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Guilt and Shame: Is it All the Same?

Understanding the difference between guilt and shame

The two most confusing emotions I encounter in my sessions are guilt and shame.  I think that it is crucial to know the major differences between them because they’re commonly used interchangeably. You have a better chance of overcoming these negative emotions once you understand the difference between them.

 

Guilt (I’ve done something bad)

Guilt is what we feel when we’ve done something wrong and feel bad about it.  A more thorough definition could be that guilt occurs when a person believes or realizes, accurately or not, that they have compromised their own standards of conduct or have violated a moral standard and bear significant responsibility for that violation.

Guilt can be triggered for many different reasons but most often by these 5 things:

  1. Guilt for something you did.
  2. Guilt for something you didn’t do, but want to.
  3. Guilt for something you think you did.
  4. Guilt that you didn’t do enough to help someone.
  5. Guilt that you’re doing better than someone else.

Although no one likes to feel guilty, it is not always a bad thing.  It can create motivation to try harder, learn more, and do differently.

How to Deal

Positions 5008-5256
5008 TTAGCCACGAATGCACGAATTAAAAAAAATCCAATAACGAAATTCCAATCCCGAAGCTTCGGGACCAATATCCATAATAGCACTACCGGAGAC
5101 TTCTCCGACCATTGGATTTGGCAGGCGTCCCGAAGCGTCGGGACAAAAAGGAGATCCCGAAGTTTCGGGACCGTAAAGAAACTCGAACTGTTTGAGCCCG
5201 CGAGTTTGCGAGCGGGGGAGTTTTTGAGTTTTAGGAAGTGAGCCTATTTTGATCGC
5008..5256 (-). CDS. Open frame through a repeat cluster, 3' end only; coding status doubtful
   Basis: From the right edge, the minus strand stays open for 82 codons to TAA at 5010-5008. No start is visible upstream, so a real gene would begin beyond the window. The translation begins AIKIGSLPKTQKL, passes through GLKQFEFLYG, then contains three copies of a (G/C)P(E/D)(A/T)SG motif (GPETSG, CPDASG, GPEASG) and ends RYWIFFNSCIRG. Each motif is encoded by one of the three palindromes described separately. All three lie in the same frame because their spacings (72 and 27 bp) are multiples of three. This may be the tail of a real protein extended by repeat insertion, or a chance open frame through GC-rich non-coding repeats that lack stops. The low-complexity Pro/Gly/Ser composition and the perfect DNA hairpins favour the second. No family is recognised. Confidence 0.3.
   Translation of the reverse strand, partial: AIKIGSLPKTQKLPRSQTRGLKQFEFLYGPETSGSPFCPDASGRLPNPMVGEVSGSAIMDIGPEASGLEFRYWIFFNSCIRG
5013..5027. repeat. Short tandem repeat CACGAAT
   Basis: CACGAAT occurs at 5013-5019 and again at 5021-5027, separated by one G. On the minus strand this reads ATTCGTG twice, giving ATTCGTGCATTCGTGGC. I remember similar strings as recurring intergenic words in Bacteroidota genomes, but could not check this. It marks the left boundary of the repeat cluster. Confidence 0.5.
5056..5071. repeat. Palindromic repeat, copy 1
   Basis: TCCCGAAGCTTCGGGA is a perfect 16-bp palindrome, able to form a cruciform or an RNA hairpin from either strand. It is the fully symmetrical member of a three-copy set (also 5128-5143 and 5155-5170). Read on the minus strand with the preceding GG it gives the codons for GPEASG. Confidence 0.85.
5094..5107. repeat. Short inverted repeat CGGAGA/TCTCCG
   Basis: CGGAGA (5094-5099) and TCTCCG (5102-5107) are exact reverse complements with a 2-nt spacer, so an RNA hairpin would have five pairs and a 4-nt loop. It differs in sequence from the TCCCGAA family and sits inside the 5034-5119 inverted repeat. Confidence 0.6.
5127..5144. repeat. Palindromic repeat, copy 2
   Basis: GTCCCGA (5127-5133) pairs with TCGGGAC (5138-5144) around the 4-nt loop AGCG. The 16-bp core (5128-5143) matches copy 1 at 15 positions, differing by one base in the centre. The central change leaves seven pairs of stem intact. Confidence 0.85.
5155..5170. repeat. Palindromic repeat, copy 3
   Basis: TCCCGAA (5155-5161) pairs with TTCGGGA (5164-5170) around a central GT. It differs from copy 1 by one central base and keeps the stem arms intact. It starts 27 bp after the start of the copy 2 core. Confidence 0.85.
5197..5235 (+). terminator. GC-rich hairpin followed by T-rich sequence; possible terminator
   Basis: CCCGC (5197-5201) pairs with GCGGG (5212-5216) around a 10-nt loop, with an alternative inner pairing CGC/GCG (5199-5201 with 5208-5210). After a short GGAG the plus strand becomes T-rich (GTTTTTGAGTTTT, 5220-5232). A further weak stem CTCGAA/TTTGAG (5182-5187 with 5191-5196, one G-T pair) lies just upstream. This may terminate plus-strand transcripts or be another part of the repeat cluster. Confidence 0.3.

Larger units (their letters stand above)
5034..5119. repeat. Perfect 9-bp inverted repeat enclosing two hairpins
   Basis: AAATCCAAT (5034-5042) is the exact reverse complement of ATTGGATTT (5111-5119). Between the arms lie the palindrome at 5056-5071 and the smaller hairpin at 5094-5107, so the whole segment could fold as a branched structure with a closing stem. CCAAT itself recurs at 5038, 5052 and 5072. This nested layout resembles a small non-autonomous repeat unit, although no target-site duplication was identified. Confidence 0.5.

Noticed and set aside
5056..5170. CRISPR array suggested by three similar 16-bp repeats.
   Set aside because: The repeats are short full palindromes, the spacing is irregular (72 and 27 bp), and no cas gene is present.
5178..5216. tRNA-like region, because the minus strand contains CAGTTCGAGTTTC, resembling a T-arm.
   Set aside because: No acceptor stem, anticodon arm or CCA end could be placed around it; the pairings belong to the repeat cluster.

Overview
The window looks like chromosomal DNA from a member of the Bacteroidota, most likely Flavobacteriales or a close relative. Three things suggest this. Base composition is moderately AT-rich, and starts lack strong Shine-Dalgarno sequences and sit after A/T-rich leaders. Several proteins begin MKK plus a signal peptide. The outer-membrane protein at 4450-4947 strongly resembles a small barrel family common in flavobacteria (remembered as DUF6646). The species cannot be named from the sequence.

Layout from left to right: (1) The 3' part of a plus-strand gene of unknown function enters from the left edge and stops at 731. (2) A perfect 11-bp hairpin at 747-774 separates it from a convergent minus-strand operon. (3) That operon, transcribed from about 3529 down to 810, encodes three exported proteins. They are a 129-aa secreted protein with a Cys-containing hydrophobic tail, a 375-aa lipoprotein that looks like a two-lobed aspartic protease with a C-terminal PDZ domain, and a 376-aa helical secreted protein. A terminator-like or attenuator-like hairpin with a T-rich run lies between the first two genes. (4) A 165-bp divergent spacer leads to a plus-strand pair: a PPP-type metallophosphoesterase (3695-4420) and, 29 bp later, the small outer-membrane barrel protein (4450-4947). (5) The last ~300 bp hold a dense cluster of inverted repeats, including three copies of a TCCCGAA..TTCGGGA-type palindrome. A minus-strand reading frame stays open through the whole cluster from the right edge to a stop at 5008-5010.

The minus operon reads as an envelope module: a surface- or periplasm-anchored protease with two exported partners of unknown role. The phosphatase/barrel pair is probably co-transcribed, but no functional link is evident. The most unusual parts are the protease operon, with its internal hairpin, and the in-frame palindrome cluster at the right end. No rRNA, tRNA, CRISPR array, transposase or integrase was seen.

• Face the behavior that hurt yourself and others.  
  • Take responsibility for the harm done.  
  • Seek forgiveness from the person affected.  
  • Change destructive behavior and attitudes that created the harm.  

Shame (I am a bad person)

Shame is different from guilt because it is a feeling that causes us to feel we are a bad person. Shame is debilitating because it brings about the belief that we are flawed and therefore unworthy of love and belonging.  While guilt is often derived from something we have done, or want to do, the feeling of shame often stems from what other people think (and how that affects us).

Shame does not motivate; it tears us down and convinces us that no matter how hard we try, or what we do differently, we will never overcome because the problem IS us.

How to Deal

  • Criticize less and learn to love yourself more.
  • Confront your negative thoughts and convert them to positive ones.
  • Practice vulnerability.

Give Amy Wine Counseling Center a call at 832-421-8714 if you have any questions about our therapeutic services or would like to schedule an appointment.

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Sarah Howard

Sarah is a Licensed Professional Counselor - Intern, Supervised by Huston McComb, MA, LPC-S. Sarah enjoys working with young adults, adults and couples.
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